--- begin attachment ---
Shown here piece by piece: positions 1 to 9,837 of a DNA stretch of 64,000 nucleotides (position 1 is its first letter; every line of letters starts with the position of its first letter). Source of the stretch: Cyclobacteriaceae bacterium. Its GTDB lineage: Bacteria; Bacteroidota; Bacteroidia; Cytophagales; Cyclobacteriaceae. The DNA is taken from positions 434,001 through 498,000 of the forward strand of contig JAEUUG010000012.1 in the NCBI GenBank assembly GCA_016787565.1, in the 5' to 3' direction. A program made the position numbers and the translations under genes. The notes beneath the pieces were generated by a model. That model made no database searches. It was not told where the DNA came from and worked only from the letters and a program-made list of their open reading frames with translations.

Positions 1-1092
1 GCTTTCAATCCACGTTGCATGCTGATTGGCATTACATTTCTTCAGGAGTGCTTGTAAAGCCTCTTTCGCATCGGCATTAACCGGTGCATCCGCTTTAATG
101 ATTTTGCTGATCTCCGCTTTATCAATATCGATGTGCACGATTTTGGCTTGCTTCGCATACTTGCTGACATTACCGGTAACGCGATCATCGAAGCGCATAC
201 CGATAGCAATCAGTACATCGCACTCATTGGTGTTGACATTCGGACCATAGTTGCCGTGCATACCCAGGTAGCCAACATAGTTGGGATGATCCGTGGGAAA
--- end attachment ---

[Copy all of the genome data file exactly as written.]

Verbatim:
Shown here piece by piece: positions 1 to 9,837 of a DNA stretch of 64,000 nucleotides (position 1 is its first letter; every line of letters starts with the position of its first letter). Source of the stretch: Cyclobacteriaceae bacterium. Its GTDB lineage: Bacteria; Bacteroidota; Bacteroidia; Cytophagales; Cyclobacteriaceae. The DNA is taken from positions 434,001 through 498,000 of the forward strand of contig JAEUUG010000012.1 in the NCBI GenBank assembly GCA_016787565.1, in the 5' to 3' direction. A program made the position numbers and the translations under genes. The notes beneath the pieces were generated by a model. That model made no database searches. It was not told where the DNA came from and worked only from the letters and a program-made list of their open reading frames with translations.

Positions 1-1092
1 GCTTTCAATCCACGTTGCATGCTGATTGGCATTACATTTCTTCAGGAGTGCTTGTAAAGCCTCTTTCGCATCGGCATTAACCGGTGCATCCGCTTTAATG
101 ATTTTGCTGATCTCCGCTTTATCAATATCGATGTGCACGATTTTGGCTTGCTTCGCATACTTGCTGACATTACCGGTAACGCGATCATCGAAGCGCATAC
201 CGATAGCAATCAGTACATCGCACTCATTGGTGTTGACATTCGGACCATAGTTGCCGTGCATACCCAGGTAGCCAACATAGTTGGGATGATCCGTGGGAAA